Wednesday, May 10, 2006

More mud for the water

The CIA, like every other national intelligence organization around the world, operates in a highly compartmentalized fashion. This is necessarily so because information about one intelligence source could be prized from another source if one or the other were compromised.

Thus, sources who may work next to each other in the defense ministry of country X would not likely know that the other was an intelligence source for the U.S.

Additionally, the CIA analysts who see the raw intelligence from one source may not see the raw intelligence from another source - again, for security purposes. So, it is not only possible, but highly probable that no mid-level CIA analyst could ever know the whole picture.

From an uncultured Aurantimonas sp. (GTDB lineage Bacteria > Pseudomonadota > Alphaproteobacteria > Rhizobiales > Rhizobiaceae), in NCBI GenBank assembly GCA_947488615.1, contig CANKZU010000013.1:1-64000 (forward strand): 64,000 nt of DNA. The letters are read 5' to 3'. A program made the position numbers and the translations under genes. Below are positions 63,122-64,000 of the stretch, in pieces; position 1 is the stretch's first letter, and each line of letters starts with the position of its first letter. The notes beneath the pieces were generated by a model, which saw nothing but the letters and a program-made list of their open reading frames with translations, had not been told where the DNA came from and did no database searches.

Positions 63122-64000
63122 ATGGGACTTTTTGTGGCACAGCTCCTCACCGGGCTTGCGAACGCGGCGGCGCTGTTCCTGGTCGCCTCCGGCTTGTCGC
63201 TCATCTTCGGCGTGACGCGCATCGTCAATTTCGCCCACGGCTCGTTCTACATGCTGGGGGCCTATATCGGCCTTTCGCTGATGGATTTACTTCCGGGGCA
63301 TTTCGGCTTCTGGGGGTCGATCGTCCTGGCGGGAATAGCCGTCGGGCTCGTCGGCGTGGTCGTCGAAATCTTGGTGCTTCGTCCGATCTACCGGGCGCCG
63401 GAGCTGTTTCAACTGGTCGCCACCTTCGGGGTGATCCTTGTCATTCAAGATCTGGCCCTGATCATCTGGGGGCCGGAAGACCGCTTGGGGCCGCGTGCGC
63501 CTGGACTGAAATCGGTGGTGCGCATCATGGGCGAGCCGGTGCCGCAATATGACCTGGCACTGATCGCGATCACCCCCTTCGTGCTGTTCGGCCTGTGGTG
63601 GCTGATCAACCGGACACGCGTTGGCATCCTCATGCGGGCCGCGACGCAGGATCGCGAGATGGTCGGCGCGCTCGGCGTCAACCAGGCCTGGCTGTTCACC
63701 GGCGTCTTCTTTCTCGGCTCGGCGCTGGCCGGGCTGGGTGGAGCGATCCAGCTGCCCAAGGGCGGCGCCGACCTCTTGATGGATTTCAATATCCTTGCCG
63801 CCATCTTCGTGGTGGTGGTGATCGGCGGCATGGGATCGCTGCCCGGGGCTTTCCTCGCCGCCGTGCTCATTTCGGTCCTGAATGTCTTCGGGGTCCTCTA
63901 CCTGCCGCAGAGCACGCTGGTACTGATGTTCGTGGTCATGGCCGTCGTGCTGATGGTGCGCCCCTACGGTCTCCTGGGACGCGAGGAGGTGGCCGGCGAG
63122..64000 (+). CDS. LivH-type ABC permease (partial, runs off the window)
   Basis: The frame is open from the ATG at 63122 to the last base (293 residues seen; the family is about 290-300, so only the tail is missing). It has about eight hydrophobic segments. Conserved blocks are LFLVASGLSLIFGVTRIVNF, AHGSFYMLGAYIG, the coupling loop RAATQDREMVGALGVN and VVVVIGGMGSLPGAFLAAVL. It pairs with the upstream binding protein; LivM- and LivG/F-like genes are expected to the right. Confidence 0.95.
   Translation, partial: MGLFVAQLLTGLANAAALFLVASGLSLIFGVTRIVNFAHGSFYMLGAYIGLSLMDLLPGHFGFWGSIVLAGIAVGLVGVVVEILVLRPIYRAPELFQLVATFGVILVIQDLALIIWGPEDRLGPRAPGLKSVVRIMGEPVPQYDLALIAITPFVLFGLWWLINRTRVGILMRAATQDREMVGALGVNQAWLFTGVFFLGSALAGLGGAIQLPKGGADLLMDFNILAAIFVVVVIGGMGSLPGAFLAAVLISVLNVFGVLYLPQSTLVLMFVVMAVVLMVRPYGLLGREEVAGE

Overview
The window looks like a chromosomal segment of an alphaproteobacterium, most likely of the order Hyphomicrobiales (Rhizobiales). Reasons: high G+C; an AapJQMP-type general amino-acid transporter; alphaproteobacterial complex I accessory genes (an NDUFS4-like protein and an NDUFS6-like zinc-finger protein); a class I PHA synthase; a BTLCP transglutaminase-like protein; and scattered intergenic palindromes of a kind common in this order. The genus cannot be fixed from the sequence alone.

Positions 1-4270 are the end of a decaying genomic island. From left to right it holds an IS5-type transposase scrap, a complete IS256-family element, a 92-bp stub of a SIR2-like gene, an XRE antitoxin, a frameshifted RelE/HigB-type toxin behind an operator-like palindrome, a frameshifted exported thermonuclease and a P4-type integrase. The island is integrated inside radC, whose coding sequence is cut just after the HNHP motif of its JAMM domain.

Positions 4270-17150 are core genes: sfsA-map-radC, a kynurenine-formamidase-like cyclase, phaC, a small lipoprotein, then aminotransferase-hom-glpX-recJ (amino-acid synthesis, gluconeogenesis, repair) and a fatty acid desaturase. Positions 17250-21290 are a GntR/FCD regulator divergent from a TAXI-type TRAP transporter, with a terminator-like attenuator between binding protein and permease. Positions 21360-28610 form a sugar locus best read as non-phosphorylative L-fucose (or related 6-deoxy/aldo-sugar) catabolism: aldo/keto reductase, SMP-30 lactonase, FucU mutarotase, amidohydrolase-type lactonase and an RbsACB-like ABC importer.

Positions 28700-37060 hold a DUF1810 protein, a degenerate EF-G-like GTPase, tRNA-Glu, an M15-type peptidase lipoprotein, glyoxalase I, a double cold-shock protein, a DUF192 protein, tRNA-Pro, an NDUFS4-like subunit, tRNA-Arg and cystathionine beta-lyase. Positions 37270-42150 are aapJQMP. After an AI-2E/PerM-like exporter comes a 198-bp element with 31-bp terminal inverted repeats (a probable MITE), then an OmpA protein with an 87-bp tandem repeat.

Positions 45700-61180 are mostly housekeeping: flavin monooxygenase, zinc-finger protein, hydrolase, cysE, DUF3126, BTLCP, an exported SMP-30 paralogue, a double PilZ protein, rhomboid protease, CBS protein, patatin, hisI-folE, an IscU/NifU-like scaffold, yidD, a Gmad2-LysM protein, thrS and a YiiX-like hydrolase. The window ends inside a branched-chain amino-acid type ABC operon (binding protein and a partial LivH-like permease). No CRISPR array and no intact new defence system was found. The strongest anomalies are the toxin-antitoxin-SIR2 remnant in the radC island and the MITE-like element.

Now, if source 'A' tells his CIA contact that Saddam does have WMD and source 'B' tells his CIA contact that Saddam does NOT have WMD then the decision about the 'real situation' is going to be one of weighing the relative merits of sources and the potential for damage if such and such a description of a situation is, in fact, true.

So, at the end of the day, the people who make the decisions see much more than any mid- to high-level CIA analyst.

Claim that President Bush lied about WMD and you necessarily exclude certain intelligence we had. Claim that Saddam had them and you run into the inconvenient fact that we've not found any.

Hate the President all you like, but don't fool yourself that there was no intelligence support for the decision he made.


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